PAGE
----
Blame the Fockers. Maybe blame Tyler Perry. Just not for the same problems. The Meet the Parents-based franchise has spawned a sitcom-based mini-genre involving weddings, misunderstandings and culture clashes, and so far the pile-up includes Jumping the Broom (funny and underrated), The Big Wedding (has its moments) and That's My Boy (let's pretend it never happened). Meanwhile Perry's domination of the box office for African-American film feels like it crowds out the contributions of all other black voices at the multiplex. So what happens when Perry produces and presents -- but doesn't write or direct or star in -- a comedy that combines broad Fockers silliness with the occasional flashes of energetic wit that made Jumping the Broom so much fun? Well, a nice career boost for writer-director Tina Gordon Chism for starters.
Moviegoing audiences get so little in the way of black film that it feels like a duty to over-praise a movie like this, if for no other reason than the fact that it's not written, directed by and starring Perry. And when he's not in full command the movie in question forgets to include the usual Perry obsessions, stuff like religion as an amorphous answer to any sort of problem, rigid rules about relationship behavior for men and women or giving characters AIDS to punish them for having unmarried sex (Temptation, For Colored Girls...). Instead what's offered here is a fairly by-the-numbers plot involving creative-class Wade (Craig Robinson, The Office) and his lawyer fiancee Grace (Kerry Washington, Scandal) spending a weekend together with her rich, Sag Harbor-based family, known to Wade as "The Chocolate Kennedys." The funny stuff revolves around exactly what you think it does: misunderstandings, slapstick humiliations and seemingly intelligent human beings behaving in ways that suggest they've been bonked on the head with too many comedy anvils.
But Peeples detours from its producer's template thanks to Chism, who allows her cast -- David Alan Grier as the surly dad, Diahann Carroll and Melvin Van Peebles as the with-it grandparents and S. Epatha Merkerson as the mom who was once an Amii Stewart-ish disco diva -- to play through the stock situations and arrive at actual comedy. Robinson, especially, manages to throw curve balls at the lowest-brow of setups and turn them into smarter, offbeat gestures. When he tries on Merkerson's glittery vintage headdress and lip-syncs her big hit, it plays as goofy instead of emasculating. And Chism's script occasionally allows the audience the opportunity not to pretend that they know less about the real world than they actually do. Robinson and Washington's couple are adults who live together without the film needing to judge them for it, there are lesbian characters who don't require the services of a good man to set them on the right path and, upon discovering that Washington's exes include a variety of older men, Robinson trots out a laundry list of potential other dating partners that includes W.E.B. Du Bois and George Washington Carver. It's a comedy that thinks you paid attention during American History class. That's practically enough reason to like it all by itself.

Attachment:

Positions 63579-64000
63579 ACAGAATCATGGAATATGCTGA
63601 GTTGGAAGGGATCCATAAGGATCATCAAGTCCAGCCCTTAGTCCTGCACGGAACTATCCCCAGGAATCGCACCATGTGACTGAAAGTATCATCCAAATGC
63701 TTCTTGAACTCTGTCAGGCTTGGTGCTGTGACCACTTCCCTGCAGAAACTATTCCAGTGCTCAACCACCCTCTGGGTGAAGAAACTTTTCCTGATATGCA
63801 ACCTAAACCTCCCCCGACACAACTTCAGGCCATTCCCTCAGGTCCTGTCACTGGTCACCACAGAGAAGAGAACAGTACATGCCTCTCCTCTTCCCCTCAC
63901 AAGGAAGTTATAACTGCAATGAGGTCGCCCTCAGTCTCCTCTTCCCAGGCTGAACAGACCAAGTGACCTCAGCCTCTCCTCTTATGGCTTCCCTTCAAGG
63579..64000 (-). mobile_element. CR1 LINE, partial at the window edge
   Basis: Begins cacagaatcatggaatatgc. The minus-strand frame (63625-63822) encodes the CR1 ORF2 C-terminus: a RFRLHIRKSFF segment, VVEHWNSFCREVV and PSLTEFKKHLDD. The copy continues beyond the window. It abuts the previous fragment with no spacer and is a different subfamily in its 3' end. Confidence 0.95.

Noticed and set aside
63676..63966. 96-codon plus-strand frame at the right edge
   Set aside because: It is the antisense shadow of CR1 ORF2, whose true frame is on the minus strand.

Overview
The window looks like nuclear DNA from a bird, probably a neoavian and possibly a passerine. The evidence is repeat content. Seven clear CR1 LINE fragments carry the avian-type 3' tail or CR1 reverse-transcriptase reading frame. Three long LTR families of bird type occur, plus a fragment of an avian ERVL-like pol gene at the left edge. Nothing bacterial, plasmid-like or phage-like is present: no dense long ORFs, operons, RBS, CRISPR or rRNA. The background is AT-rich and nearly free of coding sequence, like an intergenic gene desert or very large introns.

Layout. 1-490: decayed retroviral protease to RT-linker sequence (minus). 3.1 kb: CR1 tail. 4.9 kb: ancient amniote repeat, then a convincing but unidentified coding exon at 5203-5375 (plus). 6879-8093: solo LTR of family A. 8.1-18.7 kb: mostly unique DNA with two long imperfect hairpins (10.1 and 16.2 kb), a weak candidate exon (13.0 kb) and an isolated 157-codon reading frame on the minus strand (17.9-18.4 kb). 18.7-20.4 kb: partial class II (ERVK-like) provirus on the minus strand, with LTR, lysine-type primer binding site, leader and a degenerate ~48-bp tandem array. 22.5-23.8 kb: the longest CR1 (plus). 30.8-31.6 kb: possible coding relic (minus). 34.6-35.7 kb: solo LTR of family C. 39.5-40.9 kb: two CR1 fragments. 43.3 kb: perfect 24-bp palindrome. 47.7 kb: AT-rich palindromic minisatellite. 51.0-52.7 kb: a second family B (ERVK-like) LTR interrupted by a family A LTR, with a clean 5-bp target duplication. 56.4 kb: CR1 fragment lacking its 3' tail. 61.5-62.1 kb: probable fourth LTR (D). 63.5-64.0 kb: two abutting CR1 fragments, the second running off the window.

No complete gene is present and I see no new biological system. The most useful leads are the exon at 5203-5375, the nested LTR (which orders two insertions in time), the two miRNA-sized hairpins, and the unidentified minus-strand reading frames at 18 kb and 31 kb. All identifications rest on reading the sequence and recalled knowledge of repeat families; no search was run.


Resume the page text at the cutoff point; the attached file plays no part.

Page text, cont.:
It hits as often as it misses, but it's amiable and pleasant; sometimes it's even laugh out loud funny. Best of all, it trusts you to know your own mind, values and sense of humor. But if all that sounds horrible to you, there's always a repeat of House of Payne right there on your TV. I just caught an episode last week where they warn the college-bound son not to run around with loose women or else he'll die (yes, from that). Not kidding.